In consumer electronics, just like dating, first impressions make a world of difference: Blow the launch and you're in for a hard landing.
That's why the BlackBerry PlayBook has been getting such dim reviews -- if it's not love at first sight, there won't be a second glance from a consumer, especially with the handsome, capable Apple iPad out there.
Let's be clear, no one doubts that BlackBerry-maker Research in Motion can build a killer business tablet -- but for some reason the company hasn't.
I've been using the PlayBook for a few days now and found a laundry list of shortcomings: no email, no calendar, no contacts, no 3G cellular service, very few apps. The list goes on. Sure you can get some of these features if you pair it with your existing BlackBerry phone, but come on -- this stuff should be baked right in.
And if you don't have a BlackBerry you're going to be left feeling that this company doesn't want anything to do with you.
Opening the BlackBerry App World marketplace on the PlayBook takes you to a half-abandoned strip mall where the only stores left are a Dollar General and a Laundromat. Look, it's not the quantity of apps that matter, it's the quality. Apart from a paltry few dozen apps, the ones that made it into the store look like they were made over a long weekend.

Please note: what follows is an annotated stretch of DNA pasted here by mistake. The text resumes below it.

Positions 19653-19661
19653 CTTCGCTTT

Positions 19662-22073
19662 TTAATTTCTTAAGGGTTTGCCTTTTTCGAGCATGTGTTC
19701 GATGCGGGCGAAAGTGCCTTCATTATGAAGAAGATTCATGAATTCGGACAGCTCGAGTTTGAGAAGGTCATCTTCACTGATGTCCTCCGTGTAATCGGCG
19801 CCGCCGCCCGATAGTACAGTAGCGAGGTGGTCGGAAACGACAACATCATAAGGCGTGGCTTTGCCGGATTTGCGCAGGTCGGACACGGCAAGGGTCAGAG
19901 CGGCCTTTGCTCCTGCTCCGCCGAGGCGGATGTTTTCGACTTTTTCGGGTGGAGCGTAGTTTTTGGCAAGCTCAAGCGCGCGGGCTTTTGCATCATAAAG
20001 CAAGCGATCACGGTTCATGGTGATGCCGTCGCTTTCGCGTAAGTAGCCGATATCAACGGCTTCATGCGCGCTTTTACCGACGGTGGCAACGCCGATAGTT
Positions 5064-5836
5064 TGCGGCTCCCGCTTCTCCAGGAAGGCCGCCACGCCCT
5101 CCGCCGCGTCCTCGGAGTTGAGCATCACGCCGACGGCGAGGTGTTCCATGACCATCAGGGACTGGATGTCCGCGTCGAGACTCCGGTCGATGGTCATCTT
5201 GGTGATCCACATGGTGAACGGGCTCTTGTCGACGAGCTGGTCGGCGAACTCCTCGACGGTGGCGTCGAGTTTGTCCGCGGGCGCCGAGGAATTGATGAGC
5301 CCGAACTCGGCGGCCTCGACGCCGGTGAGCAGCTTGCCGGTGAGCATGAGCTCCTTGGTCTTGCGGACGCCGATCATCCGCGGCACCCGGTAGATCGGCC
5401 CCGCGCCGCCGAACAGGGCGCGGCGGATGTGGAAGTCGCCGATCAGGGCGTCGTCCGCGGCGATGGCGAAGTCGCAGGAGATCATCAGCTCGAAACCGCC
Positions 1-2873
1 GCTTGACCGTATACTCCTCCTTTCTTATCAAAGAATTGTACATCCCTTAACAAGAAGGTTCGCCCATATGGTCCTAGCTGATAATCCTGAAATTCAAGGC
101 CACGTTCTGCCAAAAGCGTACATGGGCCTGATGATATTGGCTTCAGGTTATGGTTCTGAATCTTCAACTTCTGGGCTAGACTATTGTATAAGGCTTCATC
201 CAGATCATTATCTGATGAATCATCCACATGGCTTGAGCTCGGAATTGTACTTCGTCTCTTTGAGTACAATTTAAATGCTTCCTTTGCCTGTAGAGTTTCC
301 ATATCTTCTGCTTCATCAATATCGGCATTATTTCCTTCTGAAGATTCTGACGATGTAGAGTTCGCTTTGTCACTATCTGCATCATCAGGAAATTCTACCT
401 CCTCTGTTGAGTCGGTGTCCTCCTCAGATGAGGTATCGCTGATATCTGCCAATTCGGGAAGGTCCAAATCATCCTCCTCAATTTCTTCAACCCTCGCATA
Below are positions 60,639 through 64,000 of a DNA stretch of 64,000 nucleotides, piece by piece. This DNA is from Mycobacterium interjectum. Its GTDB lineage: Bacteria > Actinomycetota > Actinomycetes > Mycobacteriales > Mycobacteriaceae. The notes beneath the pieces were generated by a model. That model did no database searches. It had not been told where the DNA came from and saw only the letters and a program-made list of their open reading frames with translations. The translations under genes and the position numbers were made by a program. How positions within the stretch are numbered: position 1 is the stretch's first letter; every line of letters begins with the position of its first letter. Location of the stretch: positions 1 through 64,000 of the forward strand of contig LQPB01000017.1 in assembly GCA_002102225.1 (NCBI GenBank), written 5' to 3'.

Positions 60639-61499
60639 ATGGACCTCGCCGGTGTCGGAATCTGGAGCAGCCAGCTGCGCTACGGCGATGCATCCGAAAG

RIM claims a whopping 3,000 apps have already been submitted. We'll see -- none are ready yet, though and we've no indication when they will be ready. And brace yourself: The PlayBook won't play any of the apps made available through the BlackBerry App Store.
That's right, the BlackBerry PlayBook App Store is completely independent from the BlackBerry App Store. Huh?
Consumers will demand a few quality core apps that simply don't exist yet, it seems. I wanted Pandora -- nope. I wanted a quality Twitter app -- nope. Quality games -- nope. I was able to find a 'How To Speak Swedish' app.
What frustrates me the most is that the user experience doesn't match the hardware. The PlayBook boasts a nice rubberized design, a beautiful screen, dual high-quality speakers on the front for stereo sound, and two nice cameras (one on the front one on the back). It's fast, powerful, and sturdy, but the experience is half-baked.
The operating system feels like a cross between Palm's Web OS and Apple's iOS, thanks to a sprinkling of features here and there like pinch-to-zoom, card stack, and the ability to hold your finger down on an icon to remove or rearrange an application.
The BlackBerry PlayBook has the nicest multitasking experience of any tablet, in its favor -- swipe up to show your available apps, left to right to see the apps you're running, or swipe down to see your tool bar. It just felt right, and I really enjoyed that.
You're not going to beat Apple by copying Apple, and initially I thought RIM might be the company to compete by creating something original. A business tablet for the Wall Street PowerPoint-loving crowd, perhaps? Not only does RIM's PlayBook fail to compete with Apple it fails to compete in the very niche it calls it's bread and butter: the business user.
Sure BlackBerry might fix these flaws over the next few months. But first impressions matter.